Considering the amount of support the A-10 Thunderbolt II has provided ground troops over the course of its 40 years, it’s hard to believe that at one point in the 1980s even the U.S. Army didn’t want them. This sentiment would be hard to find today, as the A-10 continues to be at war even as it celebrates its 40th anniversary. First flying on May 10, 1972, and with a total of 715 built, the A-10 shows no sign of slowing down, despite impending budget restrictions. The “ugly duckling” has come into its own.
A-10 Thunderbolt II Anniversary I Photos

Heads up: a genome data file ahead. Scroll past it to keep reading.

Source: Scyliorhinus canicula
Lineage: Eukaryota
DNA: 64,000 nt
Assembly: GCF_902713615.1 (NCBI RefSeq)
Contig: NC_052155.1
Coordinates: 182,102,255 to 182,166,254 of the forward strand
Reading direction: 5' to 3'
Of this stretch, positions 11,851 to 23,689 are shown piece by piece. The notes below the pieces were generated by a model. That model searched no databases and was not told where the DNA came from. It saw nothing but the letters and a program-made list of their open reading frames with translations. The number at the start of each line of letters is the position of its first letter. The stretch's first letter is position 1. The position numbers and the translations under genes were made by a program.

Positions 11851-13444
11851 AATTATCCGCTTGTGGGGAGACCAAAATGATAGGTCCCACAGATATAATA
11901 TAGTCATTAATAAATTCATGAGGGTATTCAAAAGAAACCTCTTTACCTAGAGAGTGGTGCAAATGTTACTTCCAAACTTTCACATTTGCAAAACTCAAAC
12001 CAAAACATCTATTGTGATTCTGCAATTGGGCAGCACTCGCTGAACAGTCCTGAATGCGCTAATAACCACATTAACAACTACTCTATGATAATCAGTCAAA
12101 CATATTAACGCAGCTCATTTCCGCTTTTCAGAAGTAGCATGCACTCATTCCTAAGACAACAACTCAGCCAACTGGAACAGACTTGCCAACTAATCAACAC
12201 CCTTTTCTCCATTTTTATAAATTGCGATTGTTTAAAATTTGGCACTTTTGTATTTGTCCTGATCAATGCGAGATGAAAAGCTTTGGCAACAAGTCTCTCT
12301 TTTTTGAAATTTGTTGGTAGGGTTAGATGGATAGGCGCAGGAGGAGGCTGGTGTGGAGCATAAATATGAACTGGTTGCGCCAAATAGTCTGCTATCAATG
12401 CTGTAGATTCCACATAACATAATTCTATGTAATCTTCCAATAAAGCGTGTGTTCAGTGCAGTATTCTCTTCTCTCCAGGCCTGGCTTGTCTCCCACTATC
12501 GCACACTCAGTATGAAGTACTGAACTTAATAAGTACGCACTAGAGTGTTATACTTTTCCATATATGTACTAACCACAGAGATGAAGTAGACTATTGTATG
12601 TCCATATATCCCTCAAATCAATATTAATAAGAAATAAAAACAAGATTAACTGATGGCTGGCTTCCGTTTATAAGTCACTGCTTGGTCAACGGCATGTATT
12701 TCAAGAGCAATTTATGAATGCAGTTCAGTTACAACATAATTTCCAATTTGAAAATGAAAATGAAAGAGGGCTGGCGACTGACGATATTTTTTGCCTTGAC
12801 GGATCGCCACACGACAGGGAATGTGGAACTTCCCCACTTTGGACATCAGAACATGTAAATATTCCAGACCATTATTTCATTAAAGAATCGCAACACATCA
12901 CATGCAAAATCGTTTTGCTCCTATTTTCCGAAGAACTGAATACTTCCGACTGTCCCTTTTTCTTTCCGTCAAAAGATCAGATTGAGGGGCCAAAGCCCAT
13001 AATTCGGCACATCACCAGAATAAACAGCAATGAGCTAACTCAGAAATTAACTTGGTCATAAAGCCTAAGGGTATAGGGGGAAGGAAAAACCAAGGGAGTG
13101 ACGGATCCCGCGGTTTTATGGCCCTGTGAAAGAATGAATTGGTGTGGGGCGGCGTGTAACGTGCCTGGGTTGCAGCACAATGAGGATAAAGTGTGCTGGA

The Fairchild Republic YA-10A (S/N 71-1369) in flight. U.S. Air Force photo Two A-10 Thunderbolt II aircraft and their namesake, a World War II-era P-47 Thunderbolt, fly in formation over Davis-Monthan Air Force Base, Ariz., March 2, 2007, during the annual Heritage Flight Conference. The P-47 Thunderbolt was a big, tough fighter aircraft that became a feared fighter-bomber, a heritage the Thunderbolt II has continued. U.S. Air Force photo by Airman 1st Class Alesia Goosic Two U. S. Air Force A-10 Thunderbolt II aircraft fly over a Soviet T-62 tank. The A-10 was originally envisioned as an antitank weapon to use against any Soviet invasion of Western Europe. DoD photo Size comparison of GE GAU-8/A Avenger, used in the A-10 Thunderbolt II, and a Volkswagen Beetle. The GAU-8/A, seven-barreled 30 mm rotary cannon, often called a "Gatling gun" is the largest, heaviest and most powerful aircraft cannon in the U.S. Air Force. U.S. Air Force photo Four U.S. Air Force Fairchild Republic A-10A Thunderbolt IIs from the 118th Tactical Fighter Squadron, 103rd Fighter Wing, Connecticut Air National Guard, in flight. The 118th TFS had just converted from the North American F-100D Super Sabre to the A-10A in 1979. DoD photo by Staff Sgt. Frank Garzelnick, U.S. Air Force The A-10 Thunderbolt II was the first U.S. Air Force plane specially designed for close air support of ground forces. They are simple, effective and survivable twin-engine jet aircraft that can be used against all ground targets, including tanks and other armored vehicles. These A-10As still sport the early "European One" camouflage and are carrying ferry tanks. The Thunderbolt soon became known as the "Warthog" by pilots and airmen, often shortened to "Hawg." U.S. Air Force photo A ground crewman signals as the pilot of a U.S. Air Force A-10 Thunderbolt II attack aircraft from the 353rd Tactical Fighter Squadron (353rd TFS) brings his plane to a stop upon arrival in support of Operation Desert Shield. U.S. Air Force photo Munitions specialists from the 23rd Tactical Fighter Wing load 30 mm rounds of ammunition into an A-10A Thunderbolt II attack aircraft for its GAU-8/A Avenger cannon prior to a sortie in support of Operation Desert Storm. DoD photo by Sgt. Prentes Trambue An air-to-air view of an A-10A Thunderbolt II attack aircraft from the 354th Tactical Fighter Wing, Myrtle Beach Air Force Base, S.C., during Operation Desert Shield. A-10 Thunderbolts destroyed more than 900 Iraqi tanks, 2,000 military vehicles, and 1,200 artillery pieces during Operation Desert Storm. DoD photo. A-10 Thunderbolt II maintenance members from the 392nd Air Expeditionary Wing inspect their aircraft for any additional damage after it was hit by an Iraqi missile in the right engine during flight operations in support of Operation Iraqi Freedom. The Thunderbolt II's engines were deliberately mounted on pylons outside the fuselage, at a distance from each other, for just such an instance as this one. The A-10, designed to give and receive a lot of punishment, made it back to base safely. U. S. Air Force photo by Staff Sgt. Shane A. Cuomo From some angles, the A-10 can look almost attractive, if not beautiful. Senior Airman Kevin Crawford performs an intake and exhaust inspection on an A-10 Warthog at Al Asad Air Base in 2007. The 438th Air Expeditionary Group A-10s were flying approximately 10 sorties daily at the time. DoD photo by Tech. Sgt. Cecilio M. Ricardo Jr An A-10 Warthog of the 438th Air Expeditionary Group prepares to take off from Al Asad Air Base to provide close air support to ground troops in Iraq in 2007. U.S. Air Force photo by Tech. Sgt. Cecilio M. Ricardo Jr An A-10 Thunderbolt II from the 355th Fighter Squadron at Eielson Air Force Base, Alaska, fires a 30mm GAU-8 Avenger seven-barrel Gatling gun over the Pacific Alaska Range Complex. There have been many descriptions over the years of what the A-10's gun sounds like, the most popular description today being the "hawg fart." U.S. Air Force photo by Airman 1st Class Jonathan Snyder Capt. Will Reynolds, of the 355th Fighter Squadron from Eielson Air Force Base, Alaska, drops Mk 82 bombs from an A-10 Thunderbolt II over the Pacific Alaska Range Complex during live-fire training. Beginning as a simple close air support aircraft with a big gun and carrying "dumb" bombs and Maverick anti-tank missiles, the Warthog now employs a full range of precision munitions. U.S. Air Force photo by Master Sgt. Robert Wieland An A-10 sits on the runway after making an emergency landing at Edwards Air Force Base, Calif. The A-10 touched down with its landing gear in the up position after declaring an in-flight emergency. The A-10's landing gear was designed for the wheels to protrude even when retracted to limit damage in a belly landing, and the landing gear and all tail surfaces are interchangeable right to left to enable rapid repair of battle damage in the field. This aircraft, assigned to the 75th Fighter Squadron at Moody AFB, Ga., was participating in a Green Flag sortie out of Nellis AFB, Nev. An airman walks away in the background after chocking the landing gear. U.S. Air Force photo by Brad White An A-10's GAU-8/A Avenger 30 mm rotary cannon, often called a "Gatling gun" after the very first rotary machine gun's inventor, photographed at the Montana Army Aviation Support Facility in Helena, Mont., June 27, 2009, during the Gateway to Freedom Air Show. The rumor that the gun has to be fired in short bursts or it will cause the aircraft to lose so much airspeed it will fall out of the sky is not true, nor is the rumor that a prolonged burst of fire will melt the gun barrels. U.S. Army photo by Sgt. 1st Class Tom Steber A U.S. Air Force A-10 Thunderbolt II with the U.S. Air Force Weapons School, Nellis Air Force Base, Nev., pulls away from the explosion of the AGM-65 Maverick missile it has just fired during a close air support training mission Sept. 23, 2011, over the Nevada Test and Training Range. Low, nap of the earth flight is what the Warthog was built for. U.S. Air Force photo by Senior Airman Brett Clashman Capt. Andrew Quinn pilots his A-10 Thunderbolt II to a precontact position behind a KC-135 air refueling aircraft, before returning to his close air support mission. U.S. Air Force photo by Master Sgt. Lance Cheung An A-10 Thunderbolt II deploys flares over Afghanistan Nov. 12, 2008. A-10s have provided close air support to ground troops in Afghanistan and Iraq. The A-10's excellent maneuverability at low air speeds and altitude and its highly accurate weapons delivery make it an ideal aircraft for supporting coalition operations. U.S. Air Force by photo by Staff Sgt. Aaron Allmon Two A-10C Thunderbolt II aircraft fly a flight training mission March 16, 2010, over Moody Air Force Base, Ga. The A-10C is the latest variant of the first Air Force aircraft specially designed for close air support of ground forces. U.S. Air Force photo by Airman 1st Class Benjamin Wiseman An A-10 Thunderbolt II like this one, performs sorties daily providing top cover for ground forces in Southwest Asia. A-10s provide close-air support and employ a wide variety of munitions, including general purpose bombs, cluster bomb units and laser guided bombs as well as the formidable 30 mm rotary cannon. U.S. Air Force photo by Master Sgt. Robert Wieland An A-10 Thunderbolt II flies by the air traffic control tower during the 2005 Heritage Flight Conference at Davis-Monthan Air Force Base. The Heritage Flight program was established in 1997 supporting the Air Force's 50th anniversary. It involves today's state-of-the-art fighters flying in close formation with World War II and Korean War vintage fighters. The flight is designed to safely display the evolution of U.S. Air Force airpower and support Air Force's recruiting and retention efforts. U.S. Air Force photo by Tech. Sgt. Jeremiah Erickson An A-10 Thunderbolt II assigned to the 104th Expeditionary Fighter Squadron banks to the right after take off from Bagram Air Base, Afghanistan. U.S. Air Force photo by Tech. Sgt. Adam Johnston The pilot of an A-10 Thunderbolt II fires its cannon at a strategic target in Kirkuk, Iraq, Nov. 17, 2003, during Operation Ivy Cyclone. The A-10's GAU-8/A rotary cannon has 20 times the muzzle horsepower of the 75 mm cannon fitted to some B-25 Mitchell strafing aircraft in World War II. The aircraft was from the 74th Fighter Squadron at Pope Air Force Base, N.C. U.S. Air Force photo by Staff Sgt. Jeffrey A. Wolfe Lighting strikes behind A-10 Thunderbolt IIs on the Whiteman Air Force Base, Mo., flightline during an early morning thunderstorm Oct. 20, 2009. U.S. Air Force photo by Senior Airman Kenny Holston An A-10 Thunderbolt II takes off Oct. 18, 2008 at Bagram Air Base, Afghanistan. U.S. Air Force photo by Staff Sgt. Samuel Morse